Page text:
Rahul: This shift to remote work has taught us a lot, and there have been benefits. But there have also been some downfalls. There has been a bit more burnout for the team while working remotely. It adds to the stress of the situation now that we can’t have more relaxed conversations, personal interactions, coffee breaks and post-office cocktails in-person. Instead, we planned a virtual celebration with drinks and food to congratulate and acknowledge the team’s effort through a video call. This was fun and brought the excitement back to the team.

I also remember we planned a self-care session with an external professional to talk us through the importance of mental health and to remain positive during these turbulent times. I think that was a great session and we received some amazing feedback on it. In fact, we then extended this session for other India studios as well. As a PM, I am sure you agree we do have to take care of managing the team’s expectations and motivation levels far more now. 

Rhish: Absolutely. In fact, I recently started on a new program where we have a cross-functional team spread across the US, Europe and India. We started the new phase with our signature ‘frog Leap.’ This is a chance to talk about personal goals for the project, preferred working styles, secret superpowers, pet peeves, etc. Basically, it’s a chance to set some ground rules as a team. My PM counterpart from the London studio actually tweaked the frog Leap process to suit the remote working situation we’re all now in. For example, there were additional new questions like, “Do you have any home dynamics we should be aware of? As in, school pickups, coursework, pets that need to be walked at 2pm on the dot, etc.?” I felt that was really relevant, empathetic and nicely done.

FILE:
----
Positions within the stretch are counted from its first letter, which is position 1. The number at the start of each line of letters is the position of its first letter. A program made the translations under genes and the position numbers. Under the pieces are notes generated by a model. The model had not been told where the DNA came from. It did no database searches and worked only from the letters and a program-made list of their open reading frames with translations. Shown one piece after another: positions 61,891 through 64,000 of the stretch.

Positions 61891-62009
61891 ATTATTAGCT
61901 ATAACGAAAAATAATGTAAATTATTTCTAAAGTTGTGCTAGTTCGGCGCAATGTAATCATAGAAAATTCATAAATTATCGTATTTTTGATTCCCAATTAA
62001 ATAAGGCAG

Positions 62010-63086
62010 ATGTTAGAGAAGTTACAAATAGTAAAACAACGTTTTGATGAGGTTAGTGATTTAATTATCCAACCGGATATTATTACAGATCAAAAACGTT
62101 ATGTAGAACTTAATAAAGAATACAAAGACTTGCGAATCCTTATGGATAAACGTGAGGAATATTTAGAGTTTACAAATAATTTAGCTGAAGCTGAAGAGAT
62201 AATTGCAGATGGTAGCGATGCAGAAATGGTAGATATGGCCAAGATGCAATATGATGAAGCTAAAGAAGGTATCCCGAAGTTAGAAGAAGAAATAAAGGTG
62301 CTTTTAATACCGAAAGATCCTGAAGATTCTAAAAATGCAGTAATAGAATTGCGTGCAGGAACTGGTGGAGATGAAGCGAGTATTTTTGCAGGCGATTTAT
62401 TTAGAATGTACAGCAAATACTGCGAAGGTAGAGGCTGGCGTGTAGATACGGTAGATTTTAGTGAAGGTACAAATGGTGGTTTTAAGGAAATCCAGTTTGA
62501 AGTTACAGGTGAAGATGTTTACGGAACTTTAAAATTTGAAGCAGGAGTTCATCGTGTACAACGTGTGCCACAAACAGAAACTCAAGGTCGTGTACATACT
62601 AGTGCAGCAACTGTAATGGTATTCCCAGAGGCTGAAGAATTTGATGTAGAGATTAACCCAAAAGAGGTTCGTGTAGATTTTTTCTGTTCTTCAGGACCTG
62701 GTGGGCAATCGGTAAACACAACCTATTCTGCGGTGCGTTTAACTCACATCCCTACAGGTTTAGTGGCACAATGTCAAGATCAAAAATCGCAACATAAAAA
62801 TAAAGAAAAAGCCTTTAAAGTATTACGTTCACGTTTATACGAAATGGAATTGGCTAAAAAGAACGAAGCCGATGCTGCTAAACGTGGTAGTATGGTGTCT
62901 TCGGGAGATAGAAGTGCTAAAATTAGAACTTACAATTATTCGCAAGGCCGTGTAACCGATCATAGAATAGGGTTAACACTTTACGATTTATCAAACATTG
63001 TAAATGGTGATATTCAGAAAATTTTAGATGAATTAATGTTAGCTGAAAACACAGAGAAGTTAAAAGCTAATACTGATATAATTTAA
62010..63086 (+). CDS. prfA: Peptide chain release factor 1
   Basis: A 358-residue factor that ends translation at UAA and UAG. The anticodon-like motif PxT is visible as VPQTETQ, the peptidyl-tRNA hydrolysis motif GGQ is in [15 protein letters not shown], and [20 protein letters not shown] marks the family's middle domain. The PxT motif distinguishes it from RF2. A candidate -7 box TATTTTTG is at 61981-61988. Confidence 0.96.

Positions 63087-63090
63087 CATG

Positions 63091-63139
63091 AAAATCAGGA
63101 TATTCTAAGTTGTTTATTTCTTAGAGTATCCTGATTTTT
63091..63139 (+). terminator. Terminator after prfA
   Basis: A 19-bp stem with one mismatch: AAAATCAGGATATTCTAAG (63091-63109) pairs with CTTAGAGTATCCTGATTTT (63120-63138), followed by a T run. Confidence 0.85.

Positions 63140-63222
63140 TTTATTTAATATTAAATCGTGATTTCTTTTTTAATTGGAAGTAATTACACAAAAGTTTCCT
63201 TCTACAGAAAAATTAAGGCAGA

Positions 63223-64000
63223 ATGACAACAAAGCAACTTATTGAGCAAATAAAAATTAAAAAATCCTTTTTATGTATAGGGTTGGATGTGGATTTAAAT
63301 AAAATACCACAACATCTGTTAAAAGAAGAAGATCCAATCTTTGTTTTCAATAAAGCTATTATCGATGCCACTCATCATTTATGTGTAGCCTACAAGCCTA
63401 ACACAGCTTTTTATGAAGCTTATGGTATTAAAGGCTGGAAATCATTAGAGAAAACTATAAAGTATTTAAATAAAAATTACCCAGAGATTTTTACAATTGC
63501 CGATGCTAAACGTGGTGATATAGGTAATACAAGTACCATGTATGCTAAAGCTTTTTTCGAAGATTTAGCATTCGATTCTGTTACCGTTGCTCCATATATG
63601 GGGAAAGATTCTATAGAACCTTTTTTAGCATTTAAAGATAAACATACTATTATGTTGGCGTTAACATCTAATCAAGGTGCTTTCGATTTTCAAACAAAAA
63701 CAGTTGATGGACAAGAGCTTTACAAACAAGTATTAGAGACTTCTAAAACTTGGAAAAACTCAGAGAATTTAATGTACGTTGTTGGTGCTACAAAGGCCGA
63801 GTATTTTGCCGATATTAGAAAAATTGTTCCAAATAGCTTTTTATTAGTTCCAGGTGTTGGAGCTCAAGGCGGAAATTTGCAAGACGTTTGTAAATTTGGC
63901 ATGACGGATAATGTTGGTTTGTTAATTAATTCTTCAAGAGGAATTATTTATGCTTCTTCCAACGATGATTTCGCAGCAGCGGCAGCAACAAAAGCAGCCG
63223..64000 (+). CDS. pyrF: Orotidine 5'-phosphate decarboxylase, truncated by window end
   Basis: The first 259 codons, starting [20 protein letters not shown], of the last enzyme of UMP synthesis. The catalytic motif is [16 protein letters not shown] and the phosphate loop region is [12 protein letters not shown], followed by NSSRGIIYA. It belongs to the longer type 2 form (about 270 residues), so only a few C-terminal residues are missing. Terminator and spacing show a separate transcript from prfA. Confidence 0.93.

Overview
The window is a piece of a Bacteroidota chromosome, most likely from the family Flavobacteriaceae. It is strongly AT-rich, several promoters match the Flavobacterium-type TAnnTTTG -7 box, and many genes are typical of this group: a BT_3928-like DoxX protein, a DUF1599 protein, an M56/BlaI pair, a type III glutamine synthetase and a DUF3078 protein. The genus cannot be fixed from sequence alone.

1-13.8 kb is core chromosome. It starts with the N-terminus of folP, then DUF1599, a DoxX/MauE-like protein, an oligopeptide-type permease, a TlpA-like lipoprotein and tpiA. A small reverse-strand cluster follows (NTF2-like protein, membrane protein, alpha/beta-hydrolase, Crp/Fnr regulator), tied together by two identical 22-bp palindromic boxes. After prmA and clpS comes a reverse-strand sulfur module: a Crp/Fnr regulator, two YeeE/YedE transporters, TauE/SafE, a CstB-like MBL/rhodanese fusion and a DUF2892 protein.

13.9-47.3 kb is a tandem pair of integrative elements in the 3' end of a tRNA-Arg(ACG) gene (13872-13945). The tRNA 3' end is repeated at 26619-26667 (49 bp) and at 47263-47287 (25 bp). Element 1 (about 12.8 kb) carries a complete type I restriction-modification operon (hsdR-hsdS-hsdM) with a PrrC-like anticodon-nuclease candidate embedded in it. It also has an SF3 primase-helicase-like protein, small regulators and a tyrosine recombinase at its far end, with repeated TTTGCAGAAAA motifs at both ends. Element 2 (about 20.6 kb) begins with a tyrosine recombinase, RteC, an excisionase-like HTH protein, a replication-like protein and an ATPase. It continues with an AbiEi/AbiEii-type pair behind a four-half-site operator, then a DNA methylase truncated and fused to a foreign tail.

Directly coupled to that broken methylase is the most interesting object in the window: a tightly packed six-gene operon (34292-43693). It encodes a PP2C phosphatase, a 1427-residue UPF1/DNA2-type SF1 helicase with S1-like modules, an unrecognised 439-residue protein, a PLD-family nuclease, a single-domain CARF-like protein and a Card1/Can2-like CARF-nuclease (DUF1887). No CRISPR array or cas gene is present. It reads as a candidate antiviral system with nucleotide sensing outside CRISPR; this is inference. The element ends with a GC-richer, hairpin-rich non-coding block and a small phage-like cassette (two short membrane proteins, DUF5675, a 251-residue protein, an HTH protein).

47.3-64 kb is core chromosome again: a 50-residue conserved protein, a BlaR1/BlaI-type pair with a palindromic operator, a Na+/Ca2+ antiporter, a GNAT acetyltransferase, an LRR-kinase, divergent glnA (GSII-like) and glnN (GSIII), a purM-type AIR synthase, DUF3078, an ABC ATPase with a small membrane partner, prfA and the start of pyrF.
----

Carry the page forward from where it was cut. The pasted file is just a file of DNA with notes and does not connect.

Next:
Rahul: That does seem like a very useful addition to this exercise. Sometimes I do miss the occasions we all spent together in the studio, taking inspiration and energy from each other. The personal and professional equations we built with each other might not have been possible if we were all remote since the beginning. So, I think there is definitely a flip side to the coin in this case as well, which we shouldn’t ignore.

Rhish: It seems we’ll continue to agree to disagree on whether frog should go fully remote going forward! Even though I am very vocal about remote working, one thing that keeps me awake is the fear of hardware failure. I am continuing to keep my fingers crossed and working with IT support to try and figure what would be a good back-up in case we face this situation.

Rahul: Talking about hardware, there was a need in our program months ago to validate our work on actual devices. So, our client had sent us some new iPhones, iPads and other devices of different form factors and screen sizes for testing purposes. Due to the travel restrictions and limited staff in courier services and airports, our devices are still stuck in customs! We had to use alternate methods to complete our testing. That’s just one example of an unexpected challenge we’ve faced on programs. Throughout this pandemic, managing client expectations has been very important to us. What are your thoughts on this?